As part of a module in their degree, second year students on our BA (Hons) Textile Design course have written about contemporary issues affecting the textile industry, with particular emphasis on a professional job role and industry sector of their choice.
Lecturer Sarah Burton commented: “This project always provides a great opportunity for students to learn more about global issues affecting the textile industry, as well as gain further understanding of a specific job role that they aspire towards. This year, as the ongoing effects of the Covid-19 pandemic on the industry continue to be felt, students have questioned what the ‘new normal’ is for our industry and considered how designers and creatives will need to adapt in the ever-changing environment."
Here, Jade Durling discusses how textile projects have become an important source of mindfulness during lockdown.
BA (Hons) Textile Design Student
Wellbeing has become increasingly important over this last year, from contending with unknown circumstances to ever-changing guidelines. Textiles has helped many of us to reconnect with ourselves and give focus to our lives. Particularly hand embroidery, which can be used to practice mindfulness, a technique I have been using. As well as this I am exploring the links between the idea of ‘wellbeing’ and how textile artists and makers have responded to the opportunities and challenges they have faced, while speculating about what the future may look like for this creative contemporary industry.
Sustainable thinking and handcraftsmanship have grown in popularity online, specifically Instagram. The platform has given an opportunity for artists to spread awareness on the benefits of mending and emphasising ‘making do with what you have’ in efforts to reduce waste. It has also given the chance for creatives to pursue their goals of creating their own small businesses on platforms such as Etsy and promoting themselves. Makers have been advocating for others to shop small which has helped these new local businesses grow and thrive. In addition to this, on apps such as TikTok, makers have been encouraging their audience to learn new hand-crafted skills. In fact, I have done this myself, teaching my friends how to stitch and mend clothes. This collaborative session gave us all a sense of positivity and let us take something good out of the current pandemic.
Social media has additionally played a large part of connecting with others due to exhibitions and events being cancelled. Artists balancing home life with work, as they can to longer return to studios, have therefore created online workshops to reconnect with their audience. Maker Erin Eggenburg has been documenting this through her Instagram. She has uploaded live videos in which she would set challenges for her followers to continue productivity and boost morale. Many other artists and galleries have taken this direction using apps such as Microsoft Teams and Zoom to stay connected, which we will likely continue into our future.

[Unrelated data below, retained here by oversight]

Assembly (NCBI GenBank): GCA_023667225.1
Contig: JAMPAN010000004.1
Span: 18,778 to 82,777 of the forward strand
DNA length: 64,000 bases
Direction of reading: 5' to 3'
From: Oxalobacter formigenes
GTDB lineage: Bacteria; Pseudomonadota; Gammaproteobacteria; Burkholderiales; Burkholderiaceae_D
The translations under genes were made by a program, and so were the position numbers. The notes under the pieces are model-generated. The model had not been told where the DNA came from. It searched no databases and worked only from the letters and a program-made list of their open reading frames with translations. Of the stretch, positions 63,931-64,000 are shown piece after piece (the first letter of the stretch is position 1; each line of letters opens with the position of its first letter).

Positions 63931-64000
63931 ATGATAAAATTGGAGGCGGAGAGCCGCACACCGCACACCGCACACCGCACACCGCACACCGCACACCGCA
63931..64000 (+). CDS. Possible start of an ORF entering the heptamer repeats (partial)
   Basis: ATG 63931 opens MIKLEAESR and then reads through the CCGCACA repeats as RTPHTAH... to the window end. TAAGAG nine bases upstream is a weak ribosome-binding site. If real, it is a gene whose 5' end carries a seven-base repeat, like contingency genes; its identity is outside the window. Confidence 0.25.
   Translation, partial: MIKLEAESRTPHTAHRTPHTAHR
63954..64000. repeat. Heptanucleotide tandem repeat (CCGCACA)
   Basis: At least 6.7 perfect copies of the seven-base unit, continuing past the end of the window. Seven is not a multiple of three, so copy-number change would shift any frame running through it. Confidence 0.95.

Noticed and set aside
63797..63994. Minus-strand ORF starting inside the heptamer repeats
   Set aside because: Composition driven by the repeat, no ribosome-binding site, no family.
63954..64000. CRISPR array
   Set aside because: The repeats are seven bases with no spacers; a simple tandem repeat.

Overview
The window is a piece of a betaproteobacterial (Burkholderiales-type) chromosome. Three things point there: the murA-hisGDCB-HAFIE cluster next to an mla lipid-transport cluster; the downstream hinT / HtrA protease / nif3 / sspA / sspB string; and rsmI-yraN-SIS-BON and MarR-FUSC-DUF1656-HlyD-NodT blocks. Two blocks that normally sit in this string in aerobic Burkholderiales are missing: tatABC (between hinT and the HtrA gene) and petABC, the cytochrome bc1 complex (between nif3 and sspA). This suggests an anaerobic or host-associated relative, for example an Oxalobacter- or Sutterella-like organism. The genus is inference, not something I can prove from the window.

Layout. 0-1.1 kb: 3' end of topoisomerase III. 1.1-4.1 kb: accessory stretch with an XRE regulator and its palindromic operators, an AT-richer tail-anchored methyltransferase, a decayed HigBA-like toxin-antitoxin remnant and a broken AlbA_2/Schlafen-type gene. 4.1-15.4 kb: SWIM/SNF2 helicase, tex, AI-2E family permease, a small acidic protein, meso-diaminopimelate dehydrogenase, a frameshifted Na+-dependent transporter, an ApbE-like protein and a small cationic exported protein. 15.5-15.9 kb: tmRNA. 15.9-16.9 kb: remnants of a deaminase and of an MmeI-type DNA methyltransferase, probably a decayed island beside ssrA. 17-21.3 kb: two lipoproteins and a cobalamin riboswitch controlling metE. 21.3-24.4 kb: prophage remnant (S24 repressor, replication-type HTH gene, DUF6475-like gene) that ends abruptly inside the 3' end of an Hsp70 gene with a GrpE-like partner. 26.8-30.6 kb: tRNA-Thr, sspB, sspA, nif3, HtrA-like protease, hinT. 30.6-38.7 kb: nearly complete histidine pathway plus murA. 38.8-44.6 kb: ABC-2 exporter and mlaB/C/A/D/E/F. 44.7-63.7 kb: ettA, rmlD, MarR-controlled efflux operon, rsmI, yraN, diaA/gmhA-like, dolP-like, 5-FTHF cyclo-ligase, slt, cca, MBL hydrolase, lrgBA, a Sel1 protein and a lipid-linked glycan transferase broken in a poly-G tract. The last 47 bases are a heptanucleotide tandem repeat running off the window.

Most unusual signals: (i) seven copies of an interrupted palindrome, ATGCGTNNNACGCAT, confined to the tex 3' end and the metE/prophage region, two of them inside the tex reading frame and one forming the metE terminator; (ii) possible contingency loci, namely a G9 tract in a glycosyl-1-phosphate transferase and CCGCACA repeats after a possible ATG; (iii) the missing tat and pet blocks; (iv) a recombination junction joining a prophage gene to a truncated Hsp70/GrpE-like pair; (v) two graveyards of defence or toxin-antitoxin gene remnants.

Left: Positive Message posted on Mindful Mending Instagram page (Lily Fulop, 2020), Right: Sewn Antidote, Collaboration Piece (Lara Hailey 2020)
Lockdown has given people time to reflect on their practice. This surplus has been comforting for some, letting them experiment and finish projects that were once forgotten. Some have also taken positive action to reconnect with nature or learn additional new skills. Whereas others, such as Lisa Call, have felt guilt for lack of production in comparison to their peers. While artists have been celebrating their work, collaborations and efforts to help with PPE it has created a high expectation for other artists to perform to that standard. Seeing everyone managing to adapt quickly when you cannot catch up yourself is disheartening. Personally, I have struggled with this challenge myself however I understand that not everyone can work under certain pressures.
Amid the pandemic, collaborations and communities have expanded to form pieces that highlight their own experiences. It has helped turn the anxieties of isolation and being alone into creating safe places where people are given a creative purpose. While some makers’ motivation levels may have been low, collaborating helped people to get back into a creative mind set. To keep my own mind off the intensity of lockdown restrictions I created a miniature project of repairing socks. This allowed me to slow down, appreciate the practice and mindfulness.
As well as activism-driven pieces, hobbyists and professionals have also been making PPE and coverings for frontline workers and the general public. The sudden change meant there was a shortage of such equipment, however, thanks to volunteers getting involved in this ‘collective action’, it helped people nationwide. I believe this truly shows the importance of textile makers, their contributions and how their knowledge is vital.
So, what does the future look like? Textile artists have become comfortable with the new norm of the online world; I know I have. Planning for social interactions such as exhibitions and meet-ups will need to be considered carefully to ensure health and safety. This change may seem like the sense of ‘community’ is forced. However, I believe that through the hardships that artists have faced and the tolls it has taken on mental health, their reflection and support has powered them through the restraints of multiple lockdowns. I therefore imagine the importance of ‘wellbeing’ will remain significant towards the future.